Spy Game / That's The Way I Like It
|Just started watching Spy Game and got a surprise to see Adrian Pang playing a minor role.|
He's a pretty big celeb in Singapore, mainly as a funny guy but also done his share of drama. Probably best know for co-hosting Yummy King (好吃王) with Michelle Chia.
But by far the best thing I've seen him do is a little-know movie called That's The Way I Like It. It's an hilarious transposition of Saturday Night Fever into a Singaporean context. Get it if you can (found at Library@Esplanade if you live in Singapore). Here's a teaser:
Disco hits Singapore. Hock, an ordinary underachiever, discovers disco when his favorite kung fu movie is replaced by a low-budget "Saturday night fever."
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iTunes and DRM - Destroy Real Music
Ignatius Low gets nostalgic over music in it's physical form in an article for The Straits Times today (I still want a CD I can hold - Feb 3, 2008 - article is only available to online archive subscribers. ST hasn't quite caught up with the NYT yet!).
ABOUT a month ago, I made my first purchase from the Apple iTunes Store. It was a tedious and deliberate process, given that the iTunes Store hasn't been launched in Singapore yet, but it had to be done..
He goes on to question what would be lost if the world does move wholesale to digital downloads .. nostaligic memories of browsing for music with friends in the local record shop .. the personal stories forever tied to each CD or LP on your shelf.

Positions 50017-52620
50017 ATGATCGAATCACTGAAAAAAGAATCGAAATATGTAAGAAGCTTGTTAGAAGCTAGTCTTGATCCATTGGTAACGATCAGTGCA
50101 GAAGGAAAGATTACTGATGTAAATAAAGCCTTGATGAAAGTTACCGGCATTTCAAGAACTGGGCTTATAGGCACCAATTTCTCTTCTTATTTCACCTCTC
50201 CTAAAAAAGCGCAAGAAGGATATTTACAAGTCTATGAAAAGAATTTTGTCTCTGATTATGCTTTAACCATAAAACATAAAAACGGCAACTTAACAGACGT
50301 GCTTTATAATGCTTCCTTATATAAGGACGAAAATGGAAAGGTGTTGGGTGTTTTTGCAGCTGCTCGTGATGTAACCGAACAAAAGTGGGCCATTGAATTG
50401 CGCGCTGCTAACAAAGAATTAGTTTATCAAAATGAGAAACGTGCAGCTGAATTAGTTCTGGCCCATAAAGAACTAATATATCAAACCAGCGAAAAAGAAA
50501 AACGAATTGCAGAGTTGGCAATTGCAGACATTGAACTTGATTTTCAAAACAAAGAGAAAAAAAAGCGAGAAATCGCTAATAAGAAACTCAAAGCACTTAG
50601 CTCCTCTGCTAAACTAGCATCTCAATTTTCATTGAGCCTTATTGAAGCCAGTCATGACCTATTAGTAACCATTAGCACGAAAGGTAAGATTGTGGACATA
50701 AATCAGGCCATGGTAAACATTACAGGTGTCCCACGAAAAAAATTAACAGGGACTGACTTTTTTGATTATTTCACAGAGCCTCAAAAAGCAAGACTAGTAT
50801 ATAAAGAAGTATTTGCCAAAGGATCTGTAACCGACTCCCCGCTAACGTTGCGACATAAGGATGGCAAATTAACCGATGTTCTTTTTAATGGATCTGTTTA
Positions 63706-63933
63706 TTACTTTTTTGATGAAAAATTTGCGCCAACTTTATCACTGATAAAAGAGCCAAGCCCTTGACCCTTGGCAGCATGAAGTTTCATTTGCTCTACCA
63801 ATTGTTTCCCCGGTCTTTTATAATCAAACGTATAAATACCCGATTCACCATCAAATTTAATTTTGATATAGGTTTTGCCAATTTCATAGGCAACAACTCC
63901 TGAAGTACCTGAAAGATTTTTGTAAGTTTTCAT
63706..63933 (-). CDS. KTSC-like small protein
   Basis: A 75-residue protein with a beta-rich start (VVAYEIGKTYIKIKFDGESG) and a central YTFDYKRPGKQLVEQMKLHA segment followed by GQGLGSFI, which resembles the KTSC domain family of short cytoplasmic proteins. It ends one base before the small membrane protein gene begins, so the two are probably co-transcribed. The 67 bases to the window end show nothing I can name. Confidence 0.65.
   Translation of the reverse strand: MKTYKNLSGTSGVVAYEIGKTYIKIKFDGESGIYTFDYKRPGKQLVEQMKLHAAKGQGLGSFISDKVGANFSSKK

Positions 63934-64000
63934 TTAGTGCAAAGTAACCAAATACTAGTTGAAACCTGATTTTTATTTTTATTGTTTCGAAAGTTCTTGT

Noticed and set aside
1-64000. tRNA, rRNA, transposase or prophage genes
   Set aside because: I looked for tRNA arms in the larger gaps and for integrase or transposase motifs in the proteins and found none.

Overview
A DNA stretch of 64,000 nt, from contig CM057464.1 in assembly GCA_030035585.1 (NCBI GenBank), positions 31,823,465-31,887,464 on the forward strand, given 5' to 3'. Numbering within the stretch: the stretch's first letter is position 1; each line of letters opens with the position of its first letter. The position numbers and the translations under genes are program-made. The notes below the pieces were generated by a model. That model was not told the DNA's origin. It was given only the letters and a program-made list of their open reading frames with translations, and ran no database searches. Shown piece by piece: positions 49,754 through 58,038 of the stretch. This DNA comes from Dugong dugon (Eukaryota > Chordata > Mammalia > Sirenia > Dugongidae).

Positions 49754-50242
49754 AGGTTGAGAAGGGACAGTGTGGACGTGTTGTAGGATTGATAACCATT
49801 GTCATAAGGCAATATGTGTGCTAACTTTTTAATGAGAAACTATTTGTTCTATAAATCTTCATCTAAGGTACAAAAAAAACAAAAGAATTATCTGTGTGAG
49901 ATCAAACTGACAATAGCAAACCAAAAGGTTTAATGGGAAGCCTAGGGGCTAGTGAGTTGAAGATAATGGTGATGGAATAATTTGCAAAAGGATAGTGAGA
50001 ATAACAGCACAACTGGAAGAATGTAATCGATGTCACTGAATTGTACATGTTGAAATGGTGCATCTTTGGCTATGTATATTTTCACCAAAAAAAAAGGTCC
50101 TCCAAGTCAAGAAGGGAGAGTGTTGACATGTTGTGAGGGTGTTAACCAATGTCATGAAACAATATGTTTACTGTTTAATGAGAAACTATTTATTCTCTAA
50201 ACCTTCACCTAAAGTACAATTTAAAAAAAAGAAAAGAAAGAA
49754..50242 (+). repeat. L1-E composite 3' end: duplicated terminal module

Travelling and the Real Music Store Experience
Thankfully, we haven't totally lost the music store experience yet, although it is dominated by the major chains like HMV. I hope we never lose it. It would deprive me of one of the most enjoyable travel activities - whenever in a new city, I always try to make time for a few hours at a local music store to browse and buy. It is a great way to get a lock on the local music culture and discover some amazing artists.
DRM - The Worst Idea Ever Foistered on the Music Industry
There is a more insidious side to the whole digital download approach to purchasing music. Its called DRM - Digital Rights Management (or Destroy Real Music if you prefer). Still in use for most music on iTunes, DRM restricts your use to iTunes and iPod, and you only get 5 chances to register with another computer (like if you re-install or upgrade). Apple of course are not exactly forthright in telling you all this, prefering to regale you with all the benefits of digital downloads.
To make a LOTR analogy, its as if DRM is the poison holding Théodred under the spell of the wicked Wormtongue (read RIAA).
When I look at my record collection, I see the albums I inherited from my parents - even grandparents - and remember the thrill of exploring and learning to appreciate all this old and unusual music. I was the new generation rediscovering the musical gems of my elders, and I think a critical step towards musical maturity. It is how I found a place in my collection for Les Paul & Mary Ford, Duke Ellington and Fats Domino along side Iron Maiden, Madonna and Regurgitator.
If DRM and digital downloads become the way of the future, then this is one formative experience I will be unable to bequeath to any grandchildren I may be lucky enough to have.
The Dawn of a DRM-free Golden Age?
Thankfully, DRM seems to be on the way out - at least for music if not movies for the time being. And anyone who really cares about music should add their strength to kill it good and proper as soon as possible. EMI were perhaps the first major label to signal the trend, and break away from Wormtongue's spell.